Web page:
We are asking for community input on a draft recommendation being developed by the Community Reparations Commission. The prompts below are inspired by the work of several of the Reparations Commission’s Impact Focus Areas on land taken from Black people. They describe the harm as follows: As a result of the urban renewal process enacted by City and County, Black homes and neighborhoods were displaced, multiple successful Black communities were destroyed, and the racial wealth gap was widened, as well as various racial disparities in business ownership and disparities in economic development investment from City and County.
Their Draft Recommendation: All City and County Owned land that was taken from Blacks be returned.
Please know that your responses will be made accessible to decision-makers and others involved with the Reparations process here in Asheville and Buncombe County. Thank you in advance for your voice!
In their 2020 Reparations Resolutions, both the City of Asheville and Buncombe County declared that they “apologize to the Black community and seek to make amends for (their) participation in an urban renewal program that harmed multiple, successful black communities.”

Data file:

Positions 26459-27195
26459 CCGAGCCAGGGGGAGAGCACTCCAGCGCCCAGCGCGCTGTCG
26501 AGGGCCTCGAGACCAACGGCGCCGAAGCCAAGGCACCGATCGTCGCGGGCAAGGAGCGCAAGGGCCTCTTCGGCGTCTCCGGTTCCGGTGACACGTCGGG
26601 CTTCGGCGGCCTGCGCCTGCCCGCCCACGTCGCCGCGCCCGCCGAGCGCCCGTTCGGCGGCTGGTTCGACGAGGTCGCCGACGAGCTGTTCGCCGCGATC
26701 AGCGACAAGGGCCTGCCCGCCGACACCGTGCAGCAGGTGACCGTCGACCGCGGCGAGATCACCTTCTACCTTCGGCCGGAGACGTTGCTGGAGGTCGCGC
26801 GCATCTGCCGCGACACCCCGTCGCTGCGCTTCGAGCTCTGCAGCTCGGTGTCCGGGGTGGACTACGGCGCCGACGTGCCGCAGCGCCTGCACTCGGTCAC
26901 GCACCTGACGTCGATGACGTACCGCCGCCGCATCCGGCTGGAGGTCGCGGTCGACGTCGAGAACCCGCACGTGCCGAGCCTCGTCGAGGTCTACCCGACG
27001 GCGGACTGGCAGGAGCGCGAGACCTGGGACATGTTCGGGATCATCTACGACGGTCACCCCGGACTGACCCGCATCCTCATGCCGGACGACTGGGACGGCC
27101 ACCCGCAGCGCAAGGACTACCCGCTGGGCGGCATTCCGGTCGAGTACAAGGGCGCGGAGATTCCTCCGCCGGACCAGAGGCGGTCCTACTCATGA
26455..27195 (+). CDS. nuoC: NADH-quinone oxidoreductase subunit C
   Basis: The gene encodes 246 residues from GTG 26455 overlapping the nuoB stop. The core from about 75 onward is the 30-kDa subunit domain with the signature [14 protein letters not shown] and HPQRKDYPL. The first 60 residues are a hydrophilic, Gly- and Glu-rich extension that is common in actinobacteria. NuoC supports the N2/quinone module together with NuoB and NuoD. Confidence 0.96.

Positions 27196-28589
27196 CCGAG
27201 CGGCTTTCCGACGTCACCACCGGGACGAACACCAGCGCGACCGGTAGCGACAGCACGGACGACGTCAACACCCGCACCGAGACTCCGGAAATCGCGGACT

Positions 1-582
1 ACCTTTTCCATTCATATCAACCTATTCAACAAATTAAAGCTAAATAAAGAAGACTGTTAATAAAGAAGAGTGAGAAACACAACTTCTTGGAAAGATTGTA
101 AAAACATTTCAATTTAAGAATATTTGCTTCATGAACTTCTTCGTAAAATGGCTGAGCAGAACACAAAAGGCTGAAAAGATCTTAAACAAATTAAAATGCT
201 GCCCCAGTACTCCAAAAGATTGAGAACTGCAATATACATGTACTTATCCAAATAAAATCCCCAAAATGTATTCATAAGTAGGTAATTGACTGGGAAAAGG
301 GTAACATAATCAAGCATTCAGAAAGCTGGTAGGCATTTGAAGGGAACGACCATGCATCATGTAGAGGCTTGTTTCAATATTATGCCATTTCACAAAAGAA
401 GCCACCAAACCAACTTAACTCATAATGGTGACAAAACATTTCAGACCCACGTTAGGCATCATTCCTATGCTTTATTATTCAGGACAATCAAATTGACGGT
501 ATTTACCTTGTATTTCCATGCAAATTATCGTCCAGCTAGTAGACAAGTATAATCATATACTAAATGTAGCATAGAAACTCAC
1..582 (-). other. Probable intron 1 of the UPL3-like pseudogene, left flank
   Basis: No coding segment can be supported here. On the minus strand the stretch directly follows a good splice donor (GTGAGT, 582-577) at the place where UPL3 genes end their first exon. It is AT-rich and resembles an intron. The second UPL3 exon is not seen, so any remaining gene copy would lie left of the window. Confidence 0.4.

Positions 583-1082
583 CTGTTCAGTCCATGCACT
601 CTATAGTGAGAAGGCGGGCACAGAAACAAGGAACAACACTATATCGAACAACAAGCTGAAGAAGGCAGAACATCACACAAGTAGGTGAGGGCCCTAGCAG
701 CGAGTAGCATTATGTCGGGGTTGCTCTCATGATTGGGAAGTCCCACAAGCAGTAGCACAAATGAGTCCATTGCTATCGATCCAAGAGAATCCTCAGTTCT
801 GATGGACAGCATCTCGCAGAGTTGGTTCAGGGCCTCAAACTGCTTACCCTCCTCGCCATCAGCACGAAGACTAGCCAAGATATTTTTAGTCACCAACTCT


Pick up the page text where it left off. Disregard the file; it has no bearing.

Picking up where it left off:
To better understand the history of urban renewal, we recommend that you review the City’s Story Map page, which summarizes this history and impact. We also highly recommend you check out the Urban Renewal Impact website developed by local researcher Priscilla Ndiaye Robinson, MSML. Ms. Robinson led a powerful presentation at the March 20th, 2023 Community Reparations Commission meeting. (You can watch it here – her presentation begins at the 1 hour 23 minute mark). Her team documented what happened to the hundreds of acres of land seized in the Southside neighborhood by the City of Asheville in the 1960’s, one of several projects that destroyed hundreds of homes and businesses in the Black community. It turns out that most of the seized Southside urban renewal land was sold at rock bottom prices to real estate developers, who saw an opportunity to reap massive benefits for themselves. And they have: the value of that land increased over the ensuing decades by as much as 1000%. This adds devastating detail to the deep injustice of this chapter of local history, and underscores why both Asheville and Buncombe County publicly apologized and promised amends for their complicity in urban renewal when they passed their 2020 Reparations resolutions.